A little while ago, I met up with Carl Sooley of Heart’s Delight. I was interviewing Sooley about Bonfire Night memories, as part of the Heritage Foundation of N.L.’s Festival on Fire. You can listen to that interview, and other Bonfire Night memories, online at www.festivalonfire.ca.
After we chatted about Sooley’s memories of Bonfire Night for a while, the conversation drifted into the realm of the supernatural, and the old tradition of late-night storytelling.
“When I was young, some of the people used to come to the house, some of Dad’s and Mom’s friends,” Sooley remembers. “You’d be sitting around, and every once in a while, they get on to ghost stories and that, about people who were fairy-led and everything like this, you know, and how they were never the same afterwards.
“I can remember them telling lots and lots of stories,” Sooley says. “I can’t remember very many of them now, because this was when I was very young.”
One ghost story Sooley remembers well, however, is one that happened to his father, when his father was a boy growing up in Heart’s Delight. Sooley’s father, Chris Sooley, was born in 1921.
“Him and a friend of his were robbing an apple tree one night,” the son recounts, “and they had their pockets all stuffed with apples, the insides of the coats and everything. They were out behind my grandfather’s house right on the bank sharing up the apples.”
Whilst the boys were dividing up their stolen loot, they saw a very strange thing.
“They saw this gentleman,” says Sooley. “He was an older gentleman, what they thought was an older gentleman, coming from his house down the lane by where they were, walked down the bank so far, went out to the wharf and he jumped over the wharf, jumped into the ocean. He was wearing his long underwear.”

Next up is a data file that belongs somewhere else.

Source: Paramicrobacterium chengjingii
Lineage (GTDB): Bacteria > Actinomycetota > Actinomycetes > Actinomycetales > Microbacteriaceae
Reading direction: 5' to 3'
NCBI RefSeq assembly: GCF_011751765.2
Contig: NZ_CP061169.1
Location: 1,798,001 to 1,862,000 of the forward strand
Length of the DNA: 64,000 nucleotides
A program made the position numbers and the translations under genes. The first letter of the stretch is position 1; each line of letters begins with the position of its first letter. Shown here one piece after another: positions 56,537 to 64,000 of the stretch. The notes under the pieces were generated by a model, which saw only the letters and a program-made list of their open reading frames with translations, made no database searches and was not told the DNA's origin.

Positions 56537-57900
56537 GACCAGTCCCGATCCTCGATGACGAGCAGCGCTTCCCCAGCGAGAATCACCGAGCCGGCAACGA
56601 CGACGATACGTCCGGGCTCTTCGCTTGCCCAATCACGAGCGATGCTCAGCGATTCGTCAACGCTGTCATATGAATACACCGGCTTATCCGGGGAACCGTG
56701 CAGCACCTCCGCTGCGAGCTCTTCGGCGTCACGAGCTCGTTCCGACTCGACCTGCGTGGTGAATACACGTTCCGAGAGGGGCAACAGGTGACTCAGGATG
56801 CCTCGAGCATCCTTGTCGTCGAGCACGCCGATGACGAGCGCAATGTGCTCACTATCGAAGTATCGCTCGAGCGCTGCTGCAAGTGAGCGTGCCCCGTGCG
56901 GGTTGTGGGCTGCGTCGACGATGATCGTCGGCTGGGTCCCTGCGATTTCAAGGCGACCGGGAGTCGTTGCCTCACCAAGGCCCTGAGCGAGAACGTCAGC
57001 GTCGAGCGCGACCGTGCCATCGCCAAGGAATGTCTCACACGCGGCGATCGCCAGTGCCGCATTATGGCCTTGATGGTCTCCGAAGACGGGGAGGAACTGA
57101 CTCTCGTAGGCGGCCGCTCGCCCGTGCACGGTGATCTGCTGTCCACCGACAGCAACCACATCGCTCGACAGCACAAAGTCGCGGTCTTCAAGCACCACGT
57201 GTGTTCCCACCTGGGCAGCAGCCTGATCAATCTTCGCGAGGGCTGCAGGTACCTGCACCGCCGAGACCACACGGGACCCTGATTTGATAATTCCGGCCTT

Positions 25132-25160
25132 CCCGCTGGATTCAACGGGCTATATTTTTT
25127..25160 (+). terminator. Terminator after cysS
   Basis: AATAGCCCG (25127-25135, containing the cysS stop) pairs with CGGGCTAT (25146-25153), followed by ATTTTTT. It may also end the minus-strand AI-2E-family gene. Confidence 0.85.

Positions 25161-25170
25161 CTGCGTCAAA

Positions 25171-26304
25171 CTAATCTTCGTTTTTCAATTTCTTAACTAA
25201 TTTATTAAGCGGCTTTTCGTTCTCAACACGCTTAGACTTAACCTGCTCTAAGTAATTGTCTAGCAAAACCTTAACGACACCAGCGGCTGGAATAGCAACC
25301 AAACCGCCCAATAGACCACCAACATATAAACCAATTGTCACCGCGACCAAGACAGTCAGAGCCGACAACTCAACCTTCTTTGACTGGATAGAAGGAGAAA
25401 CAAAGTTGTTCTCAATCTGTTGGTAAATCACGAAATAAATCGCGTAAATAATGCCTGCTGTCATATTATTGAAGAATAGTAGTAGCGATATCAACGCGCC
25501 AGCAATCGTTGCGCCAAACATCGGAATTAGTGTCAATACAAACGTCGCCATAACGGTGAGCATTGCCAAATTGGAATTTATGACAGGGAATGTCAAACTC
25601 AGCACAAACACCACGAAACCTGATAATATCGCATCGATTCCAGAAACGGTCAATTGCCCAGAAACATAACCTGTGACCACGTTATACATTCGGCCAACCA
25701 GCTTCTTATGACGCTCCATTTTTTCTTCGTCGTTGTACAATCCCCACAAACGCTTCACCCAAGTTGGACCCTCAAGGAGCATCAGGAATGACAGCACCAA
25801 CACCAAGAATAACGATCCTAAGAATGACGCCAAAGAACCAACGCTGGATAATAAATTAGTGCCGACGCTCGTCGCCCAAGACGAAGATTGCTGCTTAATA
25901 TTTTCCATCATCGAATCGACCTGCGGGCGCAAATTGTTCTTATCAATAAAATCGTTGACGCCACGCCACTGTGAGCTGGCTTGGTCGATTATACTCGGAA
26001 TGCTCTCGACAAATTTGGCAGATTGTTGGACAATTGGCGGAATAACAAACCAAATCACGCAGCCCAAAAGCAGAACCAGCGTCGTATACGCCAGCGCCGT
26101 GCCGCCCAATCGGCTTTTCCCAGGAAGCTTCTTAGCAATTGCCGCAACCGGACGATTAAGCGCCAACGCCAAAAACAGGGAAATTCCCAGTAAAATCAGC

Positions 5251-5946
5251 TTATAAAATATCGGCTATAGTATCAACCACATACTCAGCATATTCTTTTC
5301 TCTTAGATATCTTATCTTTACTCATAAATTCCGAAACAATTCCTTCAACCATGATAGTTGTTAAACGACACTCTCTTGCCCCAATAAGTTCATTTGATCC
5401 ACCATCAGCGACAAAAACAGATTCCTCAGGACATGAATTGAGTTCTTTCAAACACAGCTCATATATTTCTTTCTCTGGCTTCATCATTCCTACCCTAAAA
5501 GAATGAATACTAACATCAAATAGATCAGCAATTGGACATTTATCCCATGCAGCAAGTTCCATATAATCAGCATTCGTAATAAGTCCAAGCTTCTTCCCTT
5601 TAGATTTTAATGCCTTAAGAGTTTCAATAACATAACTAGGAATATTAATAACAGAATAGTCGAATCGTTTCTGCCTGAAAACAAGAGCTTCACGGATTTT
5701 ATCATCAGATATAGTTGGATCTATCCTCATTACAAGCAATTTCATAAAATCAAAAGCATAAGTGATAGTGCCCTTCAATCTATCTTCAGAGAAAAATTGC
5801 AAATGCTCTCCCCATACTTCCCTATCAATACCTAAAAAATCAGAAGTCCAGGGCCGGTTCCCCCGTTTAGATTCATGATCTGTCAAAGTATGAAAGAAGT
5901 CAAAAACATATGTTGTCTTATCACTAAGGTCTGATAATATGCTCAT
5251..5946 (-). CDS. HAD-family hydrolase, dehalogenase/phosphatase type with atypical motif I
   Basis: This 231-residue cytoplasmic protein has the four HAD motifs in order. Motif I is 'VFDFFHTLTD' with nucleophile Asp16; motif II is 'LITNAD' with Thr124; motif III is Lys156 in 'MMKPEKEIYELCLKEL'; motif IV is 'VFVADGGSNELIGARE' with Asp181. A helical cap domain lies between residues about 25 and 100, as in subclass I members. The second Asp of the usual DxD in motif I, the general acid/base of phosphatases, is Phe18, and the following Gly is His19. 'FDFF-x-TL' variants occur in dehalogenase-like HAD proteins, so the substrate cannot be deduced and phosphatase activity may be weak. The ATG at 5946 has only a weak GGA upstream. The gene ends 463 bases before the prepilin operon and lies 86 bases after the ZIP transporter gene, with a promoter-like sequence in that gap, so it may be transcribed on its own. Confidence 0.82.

Needless to say, the boys were more than a little shocked at this turn of events.
“They got very frightened and were wondering what they should do,” says Sooley. “They ran into the house to tell my grandfather about it.”
“Poor Uncle Ern,” said the boys. “We just saw him come out in his long underwear, out of his house, and walk down the bank and jump over the wharf.”
Sooley’s grandfather did not seem concerned or surprised about what the boys had seen.
“Yes, my son,” the man said. “I was just up there a little while ago, and he just passed away, just minutes before that.”
“Whatever it was, they saw his token, you know,” Sooley says.
The word “token” is one of those great old Newfoundland words. Generally, a token is used to mean a death omen, sign or apparition, either of someone’s impending or recent passing.
An actual human figure, such as the one in the Heart’s Delight story, is fairly common, but a token may take many forms.
Strange noises, the sudden stoppage or movement of a clock, moving lights, voices calling from a distance, three knocks on a door, a bird flying through a window, and many other signs, could indicate an impending death.
While the forms tokens take in local folklore are incredibly varied, Sooley’s father’s tale of a token in long underwear is the only one I have come across.
“Right to his dying day, he swore that was a true story,” says Sooley.
Dale Jarvis can be reached at